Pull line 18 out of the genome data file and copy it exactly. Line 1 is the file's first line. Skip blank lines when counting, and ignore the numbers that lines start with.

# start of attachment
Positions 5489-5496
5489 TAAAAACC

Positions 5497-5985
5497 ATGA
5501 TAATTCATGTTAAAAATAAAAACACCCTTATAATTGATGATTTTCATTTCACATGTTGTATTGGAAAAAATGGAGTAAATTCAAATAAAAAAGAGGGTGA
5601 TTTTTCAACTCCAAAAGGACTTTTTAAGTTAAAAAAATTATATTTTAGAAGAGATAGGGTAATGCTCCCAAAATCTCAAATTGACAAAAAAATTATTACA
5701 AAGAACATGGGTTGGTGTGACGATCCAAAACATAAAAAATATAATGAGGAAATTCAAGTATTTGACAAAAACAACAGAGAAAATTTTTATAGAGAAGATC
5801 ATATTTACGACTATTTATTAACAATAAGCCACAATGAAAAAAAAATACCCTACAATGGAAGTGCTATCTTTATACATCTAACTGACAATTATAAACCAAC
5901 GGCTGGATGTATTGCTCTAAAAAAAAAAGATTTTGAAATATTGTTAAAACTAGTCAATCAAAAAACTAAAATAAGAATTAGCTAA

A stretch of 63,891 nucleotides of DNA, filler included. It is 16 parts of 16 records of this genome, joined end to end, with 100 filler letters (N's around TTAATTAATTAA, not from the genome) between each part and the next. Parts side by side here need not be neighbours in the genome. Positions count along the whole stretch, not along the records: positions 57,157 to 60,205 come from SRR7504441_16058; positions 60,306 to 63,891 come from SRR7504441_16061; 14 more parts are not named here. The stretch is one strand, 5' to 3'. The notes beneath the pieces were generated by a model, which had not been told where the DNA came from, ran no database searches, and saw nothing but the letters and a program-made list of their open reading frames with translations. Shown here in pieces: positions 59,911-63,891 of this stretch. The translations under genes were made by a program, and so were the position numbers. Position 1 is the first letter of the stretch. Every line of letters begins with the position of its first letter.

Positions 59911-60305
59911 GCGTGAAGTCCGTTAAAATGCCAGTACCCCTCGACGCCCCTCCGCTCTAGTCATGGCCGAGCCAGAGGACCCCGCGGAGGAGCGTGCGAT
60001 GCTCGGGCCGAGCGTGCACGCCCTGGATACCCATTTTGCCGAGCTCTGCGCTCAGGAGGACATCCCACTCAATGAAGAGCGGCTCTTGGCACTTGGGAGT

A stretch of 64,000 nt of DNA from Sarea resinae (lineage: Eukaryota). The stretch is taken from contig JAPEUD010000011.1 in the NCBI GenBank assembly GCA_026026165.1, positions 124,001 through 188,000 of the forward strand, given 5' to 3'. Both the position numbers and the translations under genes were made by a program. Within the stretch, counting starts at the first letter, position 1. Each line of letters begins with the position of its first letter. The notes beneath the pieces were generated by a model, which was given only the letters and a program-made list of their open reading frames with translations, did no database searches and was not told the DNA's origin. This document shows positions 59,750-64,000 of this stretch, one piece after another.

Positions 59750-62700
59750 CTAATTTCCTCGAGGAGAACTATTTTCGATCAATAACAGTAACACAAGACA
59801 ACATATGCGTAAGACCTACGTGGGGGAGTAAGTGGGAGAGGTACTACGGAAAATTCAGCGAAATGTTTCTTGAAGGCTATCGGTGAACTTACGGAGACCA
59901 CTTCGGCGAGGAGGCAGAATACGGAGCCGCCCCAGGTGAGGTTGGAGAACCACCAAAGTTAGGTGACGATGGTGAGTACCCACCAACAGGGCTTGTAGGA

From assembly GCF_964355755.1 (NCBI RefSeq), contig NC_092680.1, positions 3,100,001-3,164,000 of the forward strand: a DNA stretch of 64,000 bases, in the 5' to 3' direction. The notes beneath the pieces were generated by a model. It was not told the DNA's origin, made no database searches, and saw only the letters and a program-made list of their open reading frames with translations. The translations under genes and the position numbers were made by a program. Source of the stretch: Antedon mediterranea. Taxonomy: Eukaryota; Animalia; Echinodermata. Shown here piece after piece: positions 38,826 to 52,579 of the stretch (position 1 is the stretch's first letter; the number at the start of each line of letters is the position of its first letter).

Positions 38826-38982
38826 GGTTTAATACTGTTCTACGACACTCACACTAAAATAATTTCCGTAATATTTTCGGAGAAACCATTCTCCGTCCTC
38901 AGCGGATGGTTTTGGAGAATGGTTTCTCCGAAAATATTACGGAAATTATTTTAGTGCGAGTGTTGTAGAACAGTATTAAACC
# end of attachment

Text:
59901 CTTCGGCGAGGAGGCAGAATACGGAGCCGCCCCAGGTGAGGTTGGAGAACCACCAAAGTTAGGTGACGATGGTGAGTACCCACCAACAGGGCTTGTAGGA